Nigeria's Traditional Dance- Utta, and its Relation to Urban Afro Dance

Updated: May 22



We are excited to kick off our "Nigeria to the world" series which will focus on presenting the dances and culture of Nigeria. We will be connecting with local artists in Nigeria to bring the culture directly to you.


Our first entry in the series focuses on bridging the gap between traditional dance and Urban Afro Dance. Traditional dances are a rich part of Nigerian culture and have shaped urban Afro dances in both subtle and evident ways. In Utta dance we see so many similarities to the trending Urban Afro dances.


Below our contributing writer Ayomi Tsalu introduces us to the Utta dance.

 

UTTA DANCE by Ayomi Tsalu


Nigeria is one of the most culturally diverse nations of Africa. With over two hundred and fifty ethnic groups, each with its unique cultural heritage, the nation is a bubbling hub of festivities, cultural displays and fun fare all year round; setting the pace for dance floors and extending favourite playlists all over the world. Though we speak many languages (about five hundred languages) and are scattered throughout the Northern, Southern, Eastern and Western regions of the nation, we dance to the same rhythm; the rich and deeply-accented beats from drums and gongs and the peering sound of flutes and horns sending waves of joy down sweat-streaked bodies. Our cultures are a sensation to behold and we are a trendsetting vibe!


It is no wonder that Afro-Urban culture is making waves all over the world. From precolonial times when maidens danced at village squares, to the days of Fela Kuti and King Sunny Ade who were kings of Afrobeat and Juju music respectively; to Beyonce’s ‘The Lion King’ music video (2019) and the featuring of Davido (a Nigerian Afrobeats singer) in the sequel of ‘Coming to America’ (2020), Nigeria has, for long, been home to some of the best music (A unique brew of highlife, hip-hop, and afro-beat) and dances in Africa. But what is good music if it does not inspire dancing? What is modernity without a bedrock of traditions?


Inspired by our traditional and urban dances, Nigerians and other African youths are bringing fresh vibes to dancing, making Afro-pop culture a global sensation across shores and borders. Through hashtags, dance challenges, choreography challenges, music videos and numerous giveaways on social media, to mention a few, what were once dances performed by bare-footed dancers in the village squares are now taking on a modern cloak and setting shoes ablaze with passion both online and offline. Yet, no foreigner has seen it all and no Nigerian knows it all. For Example, the South-south region of Nigeria; one of the most ethnically diverse regions with about fifty languages and ethnic groups, is home to some of the best cultural experiences in Nigeria. Delicious soups to keep the taste buds quiet for a long time, carnivals, festivals, masquerades and the most graceful dances you will ever see—Ekombi, Asian and Utta, to mention a few.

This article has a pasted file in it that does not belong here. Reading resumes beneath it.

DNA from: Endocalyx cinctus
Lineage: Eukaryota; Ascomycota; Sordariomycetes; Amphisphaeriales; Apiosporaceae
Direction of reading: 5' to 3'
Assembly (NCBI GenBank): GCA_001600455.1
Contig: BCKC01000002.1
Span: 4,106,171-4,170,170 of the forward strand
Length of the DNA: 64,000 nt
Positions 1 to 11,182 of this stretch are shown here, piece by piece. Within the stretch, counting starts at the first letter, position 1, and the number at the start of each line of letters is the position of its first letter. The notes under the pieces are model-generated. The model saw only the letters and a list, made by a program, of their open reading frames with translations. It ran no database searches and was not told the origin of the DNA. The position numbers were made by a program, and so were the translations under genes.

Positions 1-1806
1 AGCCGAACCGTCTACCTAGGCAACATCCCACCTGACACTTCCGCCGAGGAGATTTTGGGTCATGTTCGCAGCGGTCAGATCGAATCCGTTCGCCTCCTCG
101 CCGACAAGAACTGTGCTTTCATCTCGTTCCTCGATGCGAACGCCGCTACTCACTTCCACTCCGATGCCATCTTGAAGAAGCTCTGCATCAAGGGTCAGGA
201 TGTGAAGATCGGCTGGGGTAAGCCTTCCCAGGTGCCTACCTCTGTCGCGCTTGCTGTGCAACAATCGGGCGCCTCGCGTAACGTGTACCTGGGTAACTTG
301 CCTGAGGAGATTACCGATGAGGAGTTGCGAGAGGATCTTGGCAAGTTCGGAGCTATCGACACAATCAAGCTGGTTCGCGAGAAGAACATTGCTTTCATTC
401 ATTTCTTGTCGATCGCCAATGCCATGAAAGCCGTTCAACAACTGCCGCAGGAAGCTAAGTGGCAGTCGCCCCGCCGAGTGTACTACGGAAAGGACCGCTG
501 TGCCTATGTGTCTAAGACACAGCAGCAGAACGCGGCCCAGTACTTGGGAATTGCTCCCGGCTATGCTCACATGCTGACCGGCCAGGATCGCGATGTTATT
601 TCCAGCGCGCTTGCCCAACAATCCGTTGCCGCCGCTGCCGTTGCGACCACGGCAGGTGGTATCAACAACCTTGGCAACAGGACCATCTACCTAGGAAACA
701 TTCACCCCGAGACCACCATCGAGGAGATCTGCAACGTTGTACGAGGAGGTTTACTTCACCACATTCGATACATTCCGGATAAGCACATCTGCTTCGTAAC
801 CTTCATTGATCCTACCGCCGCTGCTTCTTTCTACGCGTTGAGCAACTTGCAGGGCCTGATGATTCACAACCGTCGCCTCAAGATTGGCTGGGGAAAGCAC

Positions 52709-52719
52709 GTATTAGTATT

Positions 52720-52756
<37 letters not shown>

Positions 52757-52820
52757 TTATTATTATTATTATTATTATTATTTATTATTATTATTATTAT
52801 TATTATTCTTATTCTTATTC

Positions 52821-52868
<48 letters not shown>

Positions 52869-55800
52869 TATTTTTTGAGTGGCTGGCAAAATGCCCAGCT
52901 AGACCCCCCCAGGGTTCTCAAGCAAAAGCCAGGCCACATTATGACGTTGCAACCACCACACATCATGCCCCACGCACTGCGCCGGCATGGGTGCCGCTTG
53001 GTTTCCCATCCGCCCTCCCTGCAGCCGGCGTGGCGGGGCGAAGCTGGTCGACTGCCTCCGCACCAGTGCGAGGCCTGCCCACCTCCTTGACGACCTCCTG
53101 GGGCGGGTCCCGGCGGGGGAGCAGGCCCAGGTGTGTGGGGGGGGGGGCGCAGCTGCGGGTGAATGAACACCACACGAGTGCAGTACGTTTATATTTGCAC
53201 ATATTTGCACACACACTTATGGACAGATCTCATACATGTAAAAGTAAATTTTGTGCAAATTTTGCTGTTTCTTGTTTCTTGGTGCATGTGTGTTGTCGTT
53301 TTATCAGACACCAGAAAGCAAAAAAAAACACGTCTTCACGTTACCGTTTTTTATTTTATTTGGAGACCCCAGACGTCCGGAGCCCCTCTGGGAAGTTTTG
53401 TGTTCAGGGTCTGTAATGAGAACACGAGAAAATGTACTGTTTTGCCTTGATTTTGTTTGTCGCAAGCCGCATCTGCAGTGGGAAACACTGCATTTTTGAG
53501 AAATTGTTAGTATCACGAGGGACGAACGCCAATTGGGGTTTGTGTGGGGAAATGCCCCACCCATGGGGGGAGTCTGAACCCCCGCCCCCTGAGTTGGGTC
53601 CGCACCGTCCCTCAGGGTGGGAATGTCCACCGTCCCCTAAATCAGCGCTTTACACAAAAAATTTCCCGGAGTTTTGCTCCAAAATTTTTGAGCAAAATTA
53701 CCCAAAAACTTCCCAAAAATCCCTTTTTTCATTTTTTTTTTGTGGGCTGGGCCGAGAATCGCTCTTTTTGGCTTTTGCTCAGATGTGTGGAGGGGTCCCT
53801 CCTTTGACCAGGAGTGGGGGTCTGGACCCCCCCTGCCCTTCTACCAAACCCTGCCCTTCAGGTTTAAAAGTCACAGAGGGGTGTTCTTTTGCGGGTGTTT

Utta is a traditional dance of the Ibibio people of Akwa-Ibom state and one of the spectacles of the state’s festivities. While its history and origin are vaguely known, passed only by oral tradition, and remains confined to the sources, the Utta has survived through generations and has remained an alluring wonder to those who have seen it.

In its original form, Utta is not a social dance; it is performed by professional cultural dancers at festivals and cultural occasions. It is mostly performed by female dancers adorned in the bright and beautifully fitted waist and chest wraps (Afong isin), headbands, beads worn around the neck and wrists, horsetails (Isim-enang) in hand and shakers (Uyiod and Nsa-ukot) tied around their waists and ankles for marking the cadence of the dancers’ movements. The Utta, unlike its more popular counterpart, the Ekombi, is fast and upbeat like the afro-urban dances of today. It is done to music from drums, a wooded block, horns and other traditional instruments, which are usually played by men who also accompany the lead vocalist, setting the pace for the dancers’ intricate footwork and continuous body undulations. When done right, the Utta showcases the dancers’ grace, beauty and agility.


Our culture is who we are and while culture should be dynamic and open to change for the continuity of a people, aspects of culture should be preserved and passed on. By engaging with it and infusing aspects of culture into contemporary society, we help to preserve culture. We evolve, not to forget but to preserve. It follows then to say that we can not boast of our arts today if it does not represent our cultures; we can not propagate trends if they negate our roots. Our traditional dances no longer need to be confined to their origins, they should continuously inspire the young and upcoming dancers and choreographers in their creation of new works.


To further the understanding of the Utta (dance) and how it can be engaged with and revisited to suit the audiences of today while learning and preserving its unadulterated form, here is a video to help you along.




Typical Costumes worn for Utta dance



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